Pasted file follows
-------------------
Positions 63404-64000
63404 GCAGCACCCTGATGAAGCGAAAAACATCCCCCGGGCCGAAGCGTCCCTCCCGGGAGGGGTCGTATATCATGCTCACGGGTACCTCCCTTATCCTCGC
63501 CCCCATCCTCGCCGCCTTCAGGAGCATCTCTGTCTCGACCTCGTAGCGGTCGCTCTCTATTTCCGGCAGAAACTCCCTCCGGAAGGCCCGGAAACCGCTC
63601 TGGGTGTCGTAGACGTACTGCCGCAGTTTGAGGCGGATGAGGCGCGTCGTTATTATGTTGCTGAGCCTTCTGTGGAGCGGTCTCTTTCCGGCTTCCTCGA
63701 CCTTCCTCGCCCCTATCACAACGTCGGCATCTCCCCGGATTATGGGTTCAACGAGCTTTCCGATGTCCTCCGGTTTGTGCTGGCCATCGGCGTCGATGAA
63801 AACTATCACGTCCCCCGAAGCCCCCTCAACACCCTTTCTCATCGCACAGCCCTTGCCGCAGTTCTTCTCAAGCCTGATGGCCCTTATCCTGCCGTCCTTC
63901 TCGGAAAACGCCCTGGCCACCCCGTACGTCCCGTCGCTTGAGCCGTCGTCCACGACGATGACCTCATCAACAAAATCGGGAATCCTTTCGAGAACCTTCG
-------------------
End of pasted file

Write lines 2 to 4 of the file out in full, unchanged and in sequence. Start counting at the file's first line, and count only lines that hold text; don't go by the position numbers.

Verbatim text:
63404 GCAGCACCCTGATGAAGCGAAAAACATCCCCCGGGCCGAAGCGTCCCTCCCGGGAGGGGTCGTATATCATGCTCACGGGTACCTCCCTTATCCTCGC
63501 CCCCATCCTCGCCGCCTTCAGGAGCATCTCTGTCTCGACCTCGTAGCGGTCGCTCTCTATTTCCGGCAGAAACTCCCTCCGGAAGGCCCGGAAACCGCTC
63601 TGGGTGTCGTAGACGTACTGCCGCAGTTTGAGGCGGATGAGGCGCGTCGTTATTATGTTGCTGAGCCTTCTGTGGAGCGGTCTCTTTCCGGCTTCCTCGA